Vanderbilt University is embarking on discovery and planning processes to chart the institution’s future course for capital planning in the humanities and the sciences. Vanderbilt’s top academic and administrative leaders will direct the two studies, which will be guided by the Academic Strategic Plan and FutureVU.
“Both the humanities and the sciences at Vanderbilt transcend disciplinary as well as school and college boundaries,” said Provost and Vice Chancellor for Academic Affairs Susan R. Wente. “The Academic Strategic Plan has fostered and launched cross-disciplinary collaborations through funding dedicated to Trans-Institutional Programs. Now the time is ripe to holistically examine our physical spaces to ensure we are positioned to build on Vanderbilt’s strengths and to identify opportunities for strategic investments that will position us for future success.“
“Like the strategic plan, FutureVU emphasizes our core values, and guides how we think about the design of our physical space to support our teaching, learning, research and innovation objectives,” said Vice Chancellor for Administration Eric Kopstain. “It will be exciting to see, explore and identify new opportunities in the humanities and the sciences that merge our academic and campus planning goals.”
Requests for proposals for both projects have been issued, and the next step will be the hiring of consultants to handle each study.
“Our goal is for the consultants to deliver reports that will identify opportunities to modify, enhance, and/or add facilities to support our academic and research missions,” Wente said.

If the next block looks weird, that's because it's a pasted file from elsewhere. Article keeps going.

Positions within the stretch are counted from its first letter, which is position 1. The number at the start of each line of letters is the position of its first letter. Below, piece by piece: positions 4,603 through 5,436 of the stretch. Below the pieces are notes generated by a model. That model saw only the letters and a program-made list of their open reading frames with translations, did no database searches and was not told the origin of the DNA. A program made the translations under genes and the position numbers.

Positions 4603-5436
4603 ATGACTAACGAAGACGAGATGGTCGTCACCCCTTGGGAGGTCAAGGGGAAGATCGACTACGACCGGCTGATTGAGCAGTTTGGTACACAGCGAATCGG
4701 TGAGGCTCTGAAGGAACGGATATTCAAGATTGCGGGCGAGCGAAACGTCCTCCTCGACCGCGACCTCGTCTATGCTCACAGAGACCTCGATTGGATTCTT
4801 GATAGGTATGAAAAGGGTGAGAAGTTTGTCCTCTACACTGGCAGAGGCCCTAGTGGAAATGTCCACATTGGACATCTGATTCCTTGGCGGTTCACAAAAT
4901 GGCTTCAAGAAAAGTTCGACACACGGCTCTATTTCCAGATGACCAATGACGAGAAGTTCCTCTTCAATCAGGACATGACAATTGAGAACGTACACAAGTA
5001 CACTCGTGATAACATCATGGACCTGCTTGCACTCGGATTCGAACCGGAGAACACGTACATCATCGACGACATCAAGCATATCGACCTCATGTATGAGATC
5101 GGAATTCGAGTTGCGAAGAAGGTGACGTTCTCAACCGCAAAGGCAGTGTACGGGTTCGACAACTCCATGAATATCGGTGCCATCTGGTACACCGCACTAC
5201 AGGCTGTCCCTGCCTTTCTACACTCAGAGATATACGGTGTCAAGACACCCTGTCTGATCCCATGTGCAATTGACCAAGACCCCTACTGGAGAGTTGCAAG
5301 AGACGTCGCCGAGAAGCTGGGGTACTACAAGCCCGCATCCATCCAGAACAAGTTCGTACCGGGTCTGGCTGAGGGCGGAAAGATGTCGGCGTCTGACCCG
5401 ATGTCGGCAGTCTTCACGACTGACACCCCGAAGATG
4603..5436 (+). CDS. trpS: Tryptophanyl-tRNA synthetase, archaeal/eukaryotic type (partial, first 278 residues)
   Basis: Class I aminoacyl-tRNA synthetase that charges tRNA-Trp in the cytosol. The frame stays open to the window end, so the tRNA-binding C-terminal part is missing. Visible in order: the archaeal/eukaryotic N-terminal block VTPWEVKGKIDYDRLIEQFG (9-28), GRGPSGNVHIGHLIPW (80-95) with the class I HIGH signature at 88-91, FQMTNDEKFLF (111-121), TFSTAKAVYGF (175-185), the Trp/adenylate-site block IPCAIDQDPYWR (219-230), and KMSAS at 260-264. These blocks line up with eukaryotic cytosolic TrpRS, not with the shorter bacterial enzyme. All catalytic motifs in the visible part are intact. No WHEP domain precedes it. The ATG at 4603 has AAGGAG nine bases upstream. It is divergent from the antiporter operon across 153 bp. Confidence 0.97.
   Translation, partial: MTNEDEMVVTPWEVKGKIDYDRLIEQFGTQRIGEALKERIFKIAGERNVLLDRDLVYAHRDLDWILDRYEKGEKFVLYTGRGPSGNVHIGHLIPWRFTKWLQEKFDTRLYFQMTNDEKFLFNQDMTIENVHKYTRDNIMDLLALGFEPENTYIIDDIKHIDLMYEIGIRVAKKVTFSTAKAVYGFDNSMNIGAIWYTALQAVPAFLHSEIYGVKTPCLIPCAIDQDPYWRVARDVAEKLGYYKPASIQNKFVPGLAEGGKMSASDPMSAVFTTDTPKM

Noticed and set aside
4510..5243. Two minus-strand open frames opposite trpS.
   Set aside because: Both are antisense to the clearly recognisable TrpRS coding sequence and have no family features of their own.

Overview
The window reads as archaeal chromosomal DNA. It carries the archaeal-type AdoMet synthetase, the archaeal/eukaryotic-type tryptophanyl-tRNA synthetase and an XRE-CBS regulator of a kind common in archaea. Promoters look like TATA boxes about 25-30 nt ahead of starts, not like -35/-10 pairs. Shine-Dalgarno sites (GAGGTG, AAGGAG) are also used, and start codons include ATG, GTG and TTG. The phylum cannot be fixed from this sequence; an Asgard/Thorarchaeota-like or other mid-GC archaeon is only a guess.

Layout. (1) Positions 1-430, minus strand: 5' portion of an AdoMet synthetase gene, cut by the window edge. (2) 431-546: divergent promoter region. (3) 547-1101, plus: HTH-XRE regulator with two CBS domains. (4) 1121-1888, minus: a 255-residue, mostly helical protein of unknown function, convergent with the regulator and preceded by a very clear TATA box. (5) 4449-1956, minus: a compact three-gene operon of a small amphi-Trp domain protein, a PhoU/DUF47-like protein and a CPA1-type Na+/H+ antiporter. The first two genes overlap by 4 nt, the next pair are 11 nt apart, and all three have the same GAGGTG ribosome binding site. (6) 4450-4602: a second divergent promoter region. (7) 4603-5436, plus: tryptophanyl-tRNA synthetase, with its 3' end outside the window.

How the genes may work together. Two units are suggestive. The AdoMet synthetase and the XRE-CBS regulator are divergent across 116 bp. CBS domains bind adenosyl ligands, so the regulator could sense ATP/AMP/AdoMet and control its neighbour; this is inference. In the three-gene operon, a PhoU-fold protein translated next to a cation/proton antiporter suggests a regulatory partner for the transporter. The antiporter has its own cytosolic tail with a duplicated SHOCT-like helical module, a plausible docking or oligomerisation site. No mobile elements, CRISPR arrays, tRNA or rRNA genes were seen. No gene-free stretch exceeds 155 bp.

The evaluation of science and engineering research facilities and capabilities will include the School of Engineering, the College of Arts and Science and the Basic Sciences division of the School of Medicine.
The humanities assessment will include departments and programs within Arts and Science with an emphasis on trans-institutional programs and centers (including TIPs) with connections to the Divinity School and the Blair School of Music.
It will also build on the work of the Chancellor’s Committee on the Humanities, which reinforced the importance of humanities in understanding today’s complex society.
“The world presents us with many locks, many barriers to understanding, and so we need many keys,” the committee’s report reads. “Most people will change careers several times in their lives. People who have developed their capacity for critical thought and creativity, who have learned languages other than their own, navigate more successfully through these changes; skills that persist, such as being able to reason and to write, sustain a lifetime of work despite the vagaries of employment.”
Proposals are currently being solicited, and the selected firms are expected to begin their assignments in spring semester 2018.